Your presentations are making you look stupid — but there’s a easy fix

If you’re like most fundraisers, you spend a lot of time creating and consuming PowerPoint presentations.

How much of that time is a screaming waste that not only fails to communicate, but also destroys your effectiveness?

It doesn’t have to be that way.

Used properly PowerPoint can be a great communications tool.

Used the way it’s typically used, we would all be far better off if it (and slideware in general) had never been invented.

There’s one easy thing you can do to turn your PowerPoints from communications disasters to great tools:

Stop making slides with bullet points!

I think I need to say that a little louder:

Stop making slides with bullet points!

Seriously. You really need to do that. Bullet points make you look stupid. They almost guarantee your audience won’t understand or engage with your message.

When you break free from the bullet points, your presentations will become powerful and effective. You’ll engage people more. You’ll have more influence.

Want proof? The findings presented in this recent post on the SlideShare Blog: The Scientific Reason Why Bullets Are Bad for Presentations. Here’s the point:

… when your slides are comprised of lists of text, your audience will struggle to pay attention to your slides, they will find it difficult to agree with your message, and they will retain a less-than-ideal amount of the information.

Instead of bullet points, build your presentations on these principles:


  • Use relevant visuals. Not those stupid clip art people. Relevant visuals. Pictures of what you’re saying with your voice.
  • Reduce text. The general rule for outdoor billboard is this: If you want people to actually read your billboard, limit your word-count to 7. That’s a good rule for PowerPoint too.
  • One idea per slide. Just one!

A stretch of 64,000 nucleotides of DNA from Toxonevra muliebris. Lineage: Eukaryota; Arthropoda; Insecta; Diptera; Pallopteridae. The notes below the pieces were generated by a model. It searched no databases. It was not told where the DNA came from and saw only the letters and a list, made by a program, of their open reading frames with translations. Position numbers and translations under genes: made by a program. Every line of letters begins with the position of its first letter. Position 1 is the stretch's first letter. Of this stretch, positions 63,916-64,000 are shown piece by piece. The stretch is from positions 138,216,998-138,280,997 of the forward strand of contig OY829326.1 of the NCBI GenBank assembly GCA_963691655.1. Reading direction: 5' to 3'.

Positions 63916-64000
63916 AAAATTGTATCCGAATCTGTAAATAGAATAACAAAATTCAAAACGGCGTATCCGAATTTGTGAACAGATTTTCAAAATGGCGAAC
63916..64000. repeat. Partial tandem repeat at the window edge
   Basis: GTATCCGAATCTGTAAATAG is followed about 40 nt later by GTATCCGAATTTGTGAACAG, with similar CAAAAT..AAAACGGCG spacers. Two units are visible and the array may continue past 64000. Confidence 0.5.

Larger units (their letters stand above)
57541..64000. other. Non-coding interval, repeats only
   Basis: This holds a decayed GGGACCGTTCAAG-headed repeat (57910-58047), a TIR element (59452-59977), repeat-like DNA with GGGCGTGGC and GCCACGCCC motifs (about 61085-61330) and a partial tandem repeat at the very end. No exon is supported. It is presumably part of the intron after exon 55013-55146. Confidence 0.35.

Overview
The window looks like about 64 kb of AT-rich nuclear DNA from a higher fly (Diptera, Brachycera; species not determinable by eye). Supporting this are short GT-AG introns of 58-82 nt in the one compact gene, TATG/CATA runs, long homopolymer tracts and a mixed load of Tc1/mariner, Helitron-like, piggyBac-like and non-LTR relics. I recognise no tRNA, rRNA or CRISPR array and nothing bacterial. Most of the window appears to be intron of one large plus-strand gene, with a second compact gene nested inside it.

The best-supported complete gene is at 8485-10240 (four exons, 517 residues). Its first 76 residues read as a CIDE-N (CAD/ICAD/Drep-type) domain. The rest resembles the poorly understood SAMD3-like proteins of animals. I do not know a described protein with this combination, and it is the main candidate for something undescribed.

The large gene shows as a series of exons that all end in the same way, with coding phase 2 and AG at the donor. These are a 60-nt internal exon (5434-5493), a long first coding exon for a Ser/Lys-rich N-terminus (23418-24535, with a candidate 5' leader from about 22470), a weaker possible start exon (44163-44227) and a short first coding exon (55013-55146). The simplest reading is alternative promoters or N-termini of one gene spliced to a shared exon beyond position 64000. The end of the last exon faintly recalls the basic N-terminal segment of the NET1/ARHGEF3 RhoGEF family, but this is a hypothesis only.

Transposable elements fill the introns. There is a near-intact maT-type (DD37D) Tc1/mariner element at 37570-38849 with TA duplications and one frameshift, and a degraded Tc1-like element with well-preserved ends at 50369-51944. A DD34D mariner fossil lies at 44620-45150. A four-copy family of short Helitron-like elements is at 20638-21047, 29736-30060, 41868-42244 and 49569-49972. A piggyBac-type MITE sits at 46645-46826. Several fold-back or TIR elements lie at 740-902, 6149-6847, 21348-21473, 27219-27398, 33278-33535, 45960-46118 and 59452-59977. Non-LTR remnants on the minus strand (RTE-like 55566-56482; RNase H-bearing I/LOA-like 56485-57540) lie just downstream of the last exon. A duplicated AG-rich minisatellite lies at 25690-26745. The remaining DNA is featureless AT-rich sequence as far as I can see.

This is one of the easiest quickest ways to be more effective. The fact that most presentations are huge bullet-fests means you’ll really stand out when you don’t do it.


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The future of fundraising is not about social media, online video, or SEM. It’s not about any technology, medium, or technique. It’s about donors. If you need to raise funds from donors, you need to study them, respect them, and build everything you do around them. And the future? It’s already here. More.

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Jeff BrooksJeff Brooks has been serving the nonprofit community for more than 35 years and blogging about it since 2005. He considers fundraising the most noble of pursuits and hopes you’ll join him in that opinion. You can reach him at jeff [at] jeff-brooks [dot] com. More.


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The future of fundraising is not about social media, online video, or SEM. It’s not about any technology, medium, or technique. It’s about donors. If you need to raise funds from donors, you need to study them, respect them, and build everything you do around them. And the future? It’s already here. More.

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About the blogger

Jeff Brooks has been serving the nonprofit community for more than 30 years and blogging about it since 2005. He considers fundraising the most noble of pursuits and hopes you’ll join him in that opinion. You can reach him at jeff [at] jeff-brooks [dot] com.

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